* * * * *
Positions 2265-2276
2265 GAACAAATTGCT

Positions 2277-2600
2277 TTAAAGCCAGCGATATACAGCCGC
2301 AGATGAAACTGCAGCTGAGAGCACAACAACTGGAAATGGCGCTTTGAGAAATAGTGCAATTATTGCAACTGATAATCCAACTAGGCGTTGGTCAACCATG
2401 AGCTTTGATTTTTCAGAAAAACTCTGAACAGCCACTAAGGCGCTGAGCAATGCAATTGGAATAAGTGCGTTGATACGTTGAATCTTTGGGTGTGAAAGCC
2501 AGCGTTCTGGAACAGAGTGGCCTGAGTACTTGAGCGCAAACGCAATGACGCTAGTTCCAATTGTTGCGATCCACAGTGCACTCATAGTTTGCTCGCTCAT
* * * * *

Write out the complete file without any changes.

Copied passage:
Positions 2265-2276
2265 GAACAAATTGCT

Positions 2277-2600
2277 TTAAAGCCAGCGATATACAGCCGC
2301 AGATGAAACTGCAGCTGAGAGCACAACAACTGGAAATGGCGCTTTGAGAAATAGTGCAATTATTGCAACTGATAATCCAACTAGGCGTTGGTCAACCATG
2401 AGCTTTGATTTTTCAGAAAAACTCTGAACAGCCACTAAGGCGCTGAGCAATGCAATTGGAATAAGTGCGTTGATACGTTGAATCTTTGGGTGTGAAAGCC
2501 AGCGTTCTGGAACAGAGTGGCCTGAGTACTTGAGCGCAAACGCAATGACGCTAGTTCCAATTGTTGCGATCCACAGTGCACTCATAGTTTGCTCGCTCAT